Donya A. Powers ’80, of Providence; May 19. She started a family medicine practice in Seekonk, Mass., in 1986 and was affiliated with Sturdy Memorial Hospital in Attleboro, Mass. In 1992 she moved her practice to Providence and then Pawtucket, R.I. She held numerous hospital appointments throughout her career, including medical staff president at Sturdy Memorial Hospital, medical director for Hospice of CVNA in Attleboro, and clinical associate professor at the Warren Alpert School of Medicine. In 1994 she earned a fellowship from the American Academy of Family Physicians (AAFP). She served on the AAFP’s Commission on Science and later was a member of its National Research Network, for which she presented original clinical research internationally at World Family Medicine meetings. She was a volunteer with the AAFP Foundation’s Physicians with Heart program, traveling to Tajikistan, Kyrgyzstan, and the Republic of Georgia to deliver humanitarian aid to local hospitals and lead educational sessions for local family physicians. She enjoyed reading mystery and science fiction stories, cooking, photography, ballroom dancing, and traveling. She is survived by a brother, a sister-in-law, and two nephews, including Andrew Y. Powers ’15.

Emily H. Rubenstein ’80, of St. Louis, Mo., formerly of Boston and San Francisco; June 21, of complications from Cushing’s Syndrome, lupus, and diabetes. After Brown, she earned a JD from Northeastern Law School and worked for as an associate with the former law firm of Bronson, Bronson & McKinnon in San Francisco. She is survived by two sons, her parents, and two brothers.

Robert K. Stirling ’81, of North Salem, Ind.; June 9. He worked in the construction business for 40 years. He was an elder of Eagle Church in Whitestown, Ind., and enjoyed spending time with his family. He is survived by his wife, Tanya; two daughters; two sons; eight grandchildren; and two sisters.

Donald Leichter ’82, of New York City; July 1, of bulbar ALS. He was the clinical director of the Beth Israel Continuing Adult Day Treatment Program until the program closed. He then was the director of mental health assessment at the New York City Administration for Children’s Services. From 2011 to 2015 he was director of clinical services at the Metropolitan Center for Mental Health. He was an avid art collector and enjoyed traveling. He is survived by his husband, Mario Prats; a sister; a brother-in-law; an aunt; a nephew; and several cousins.

Thomas J. Paulhus ’83, of North Kingstown, R.I.; July 19. He was an active member of the downtown nonprofit community arts center AS220 Providence. An avid hockey player, he played into his 50s. He is survived by his father, two sisters, two brothers, two sisters-in-law, two brothers-in-law, and several nieces and nephews.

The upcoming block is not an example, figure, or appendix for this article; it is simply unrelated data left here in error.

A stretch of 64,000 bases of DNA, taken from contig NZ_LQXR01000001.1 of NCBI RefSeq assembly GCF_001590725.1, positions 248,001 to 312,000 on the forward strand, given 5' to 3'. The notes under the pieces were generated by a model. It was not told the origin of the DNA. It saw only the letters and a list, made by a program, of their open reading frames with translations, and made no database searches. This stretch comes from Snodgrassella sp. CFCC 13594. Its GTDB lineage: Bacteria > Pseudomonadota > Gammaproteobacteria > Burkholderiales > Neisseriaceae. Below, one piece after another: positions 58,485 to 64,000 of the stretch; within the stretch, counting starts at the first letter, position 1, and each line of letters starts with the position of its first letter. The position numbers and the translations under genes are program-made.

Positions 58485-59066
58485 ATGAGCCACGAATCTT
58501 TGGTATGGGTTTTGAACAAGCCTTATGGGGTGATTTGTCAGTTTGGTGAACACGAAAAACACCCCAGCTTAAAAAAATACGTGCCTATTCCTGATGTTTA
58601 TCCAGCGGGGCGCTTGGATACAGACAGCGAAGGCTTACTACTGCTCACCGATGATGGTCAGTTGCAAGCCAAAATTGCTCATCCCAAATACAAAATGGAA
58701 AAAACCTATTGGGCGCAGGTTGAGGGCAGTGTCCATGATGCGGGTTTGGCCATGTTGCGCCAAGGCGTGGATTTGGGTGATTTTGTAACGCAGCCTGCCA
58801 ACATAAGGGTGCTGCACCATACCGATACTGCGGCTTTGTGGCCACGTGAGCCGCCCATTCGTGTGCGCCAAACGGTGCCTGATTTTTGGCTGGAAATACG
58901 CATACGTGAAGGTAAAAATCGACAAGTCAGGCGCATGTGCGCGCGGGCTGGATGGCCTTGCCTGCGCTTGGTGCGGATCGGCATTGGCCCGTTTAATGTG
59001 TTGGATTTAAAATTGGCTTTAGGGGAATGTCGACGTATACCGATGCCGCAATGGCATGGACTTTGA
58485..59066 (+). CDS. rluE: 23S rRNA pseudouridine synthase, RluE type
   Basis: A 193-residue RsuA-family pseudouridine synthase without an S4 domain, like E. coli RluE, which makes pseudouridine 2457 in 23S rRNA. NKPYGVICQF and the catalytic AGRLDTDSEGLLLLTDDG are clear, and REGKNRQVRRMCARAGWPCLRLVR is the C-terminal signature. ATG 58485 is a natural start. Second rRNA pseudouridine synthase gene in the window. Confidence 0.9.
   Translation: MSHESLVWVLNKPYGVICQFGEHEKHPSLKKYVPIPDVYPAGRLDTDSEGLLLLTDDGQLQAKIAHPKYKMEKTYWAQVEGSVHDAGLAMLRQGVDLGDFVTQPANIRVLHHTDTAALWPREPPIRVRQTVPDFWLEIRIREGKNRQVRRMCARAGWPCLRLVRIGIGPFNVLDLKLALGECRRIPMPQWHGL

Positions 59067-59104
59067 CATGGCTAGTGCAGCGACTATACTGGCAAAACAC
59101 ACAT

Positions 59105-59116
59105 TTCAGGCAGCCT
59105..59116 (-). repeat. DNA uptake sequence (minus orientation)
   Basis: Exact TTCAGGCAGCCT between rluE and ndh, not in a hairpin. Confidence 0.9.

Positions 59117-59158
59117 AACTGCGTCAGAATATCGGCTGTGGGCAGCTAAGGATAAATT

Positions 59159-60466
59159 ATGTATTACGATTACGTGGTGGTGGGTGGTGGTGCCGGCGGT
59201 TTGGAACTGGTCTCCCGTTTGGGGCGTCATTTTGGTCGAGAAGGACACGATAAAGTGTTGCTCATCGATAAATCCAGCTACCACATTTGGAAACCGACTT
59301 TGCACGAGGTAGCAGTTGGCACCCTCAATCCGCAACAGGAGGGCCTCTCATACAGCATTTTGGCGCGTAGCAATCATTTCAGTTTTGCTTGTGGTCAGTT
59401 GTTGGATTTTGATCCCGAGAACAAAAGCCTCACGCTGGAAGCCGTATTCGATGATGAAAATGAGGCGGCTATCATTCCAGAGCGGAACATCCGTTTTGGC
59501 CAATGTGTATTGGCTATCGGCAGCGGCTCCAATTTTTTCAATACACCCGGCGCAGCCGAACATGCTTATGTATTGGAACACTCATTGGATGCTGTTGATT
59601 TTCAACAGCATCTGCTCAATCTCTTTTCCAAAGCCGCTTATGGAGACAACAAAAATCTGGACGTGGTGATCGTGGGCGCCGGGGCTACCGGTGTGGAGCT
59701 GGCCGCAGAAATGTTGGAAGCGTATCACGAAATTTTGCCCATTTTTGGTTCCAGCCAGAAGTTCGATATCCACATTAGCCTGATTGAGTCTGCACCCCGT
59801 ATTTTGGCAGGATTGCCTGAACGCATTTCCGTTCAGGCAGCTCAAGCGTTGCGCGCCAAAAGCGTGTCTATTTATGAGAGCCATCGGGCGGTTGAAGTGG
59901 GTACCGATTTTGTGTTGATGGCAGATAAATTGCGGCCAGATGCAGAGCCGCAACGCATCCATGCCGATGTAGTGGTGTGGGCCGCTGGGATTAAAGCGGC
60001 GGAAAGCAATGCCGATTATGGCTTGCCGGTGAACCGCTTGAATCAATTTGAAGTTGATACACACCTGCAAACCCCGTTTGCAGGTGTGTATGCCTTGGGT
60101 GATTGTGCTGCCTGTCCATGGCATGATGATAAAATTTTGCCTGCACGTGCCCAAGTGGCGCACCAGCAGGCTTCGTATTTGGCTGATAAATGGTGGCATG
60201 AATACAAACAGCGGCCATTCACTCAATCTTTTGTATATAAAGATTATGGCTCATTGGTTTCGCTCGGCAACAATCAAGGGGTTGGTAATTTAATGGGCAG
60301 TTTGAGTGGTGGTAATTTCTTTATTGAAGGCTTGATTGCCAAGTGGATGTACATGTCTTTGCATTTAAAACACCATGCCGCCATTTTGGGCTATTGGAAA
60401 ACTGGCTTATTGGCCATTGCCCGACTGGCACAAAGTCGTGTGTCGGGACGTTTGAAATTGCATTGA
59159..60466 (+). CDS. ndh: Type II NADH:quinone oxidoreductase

Louise Pubols ’88, of Portland, Ore.; July 24, of cancer. She was a historian at the Autry Museum of the American West in Los Angeles and later as senior curator of history at the Oakland Museum of California. She published The Father of All: The de la Guerra Family, Power, and Patriarchy in Mexican California in 2010, for which she earned the Ray Allen Billington prize from the Organization of American Historians in 2011. She is survived by her husband, Joseph Taylor; a stepdaughter; and her parents.



David C. Bosch ’90, of Sunnyside, N.Y.; May 18, of a stroke while swimming. He was a director of commercial planning and development of the Gateway Project of Amtrak. He was earlier director of leasing and acquisition for the State of New York Metropolitan Transportation Authority. From 1993 to 1995 he served in the Peace Corps in Cape Verde, West Africa, and prior to that he was a legislative assistant for the U.S. House of Representatives. He was a member of the Central Park Track Club, the New York Road Runners, the Coney Island Polar Bear Club, and the board of the Rudolf Steiner Fellowship Foundation. He enjoyed growing and marketing certified organic garlic, running long distances and swimming, traveling, and reading. He is survived by his father, a brother, two sisters, and seven nieces and nephews.

Jeffery C. Mingo ’96, of Homewood, Ill.; Mar. 15. After graduate school he worked as a law clerk for the Supreme Court of Guam. He later was a caseworker for former Congressman Jesse Jackson Jr. and at the time of his death was pursuing a master’s degree in social work at the Univ. of Chicago. He supported Amnesty International and other social justice organizations. He enjoyed Hip-Hop House and Drum ‘n’ Bass music, traveling, and eating different cuisines. He is survived by his mother, three sisters, a brother-in-law, a niece, and many aunts, uncles, and cousins.

Jeffrey A. Fleishman ’97, of Saint-Maur -des-Fossés, France; Dec. 22, 2016. He is survived by his wife, Severine, and his parents.



Joshua E. Brayman ’00, of Surrey, U.K.; Sept. 30, 2016. He was director of MarketStack from 2010 until the time of his death. He previously had been employed with RBS Global Banking and Morgan Stanley. He attended Oxford Univ. as a student of law. He enjoyed martial arts, computer programming, and learning languages (French, German, and Japanese). He is survived by his wife, Philippa; two children; his parents; and a brother.

David A. Crist ’06, of Pacific Palisades, Calif.; Dec. 6, 2016, from injuries sustained in an auto accident. He is survived by his parents.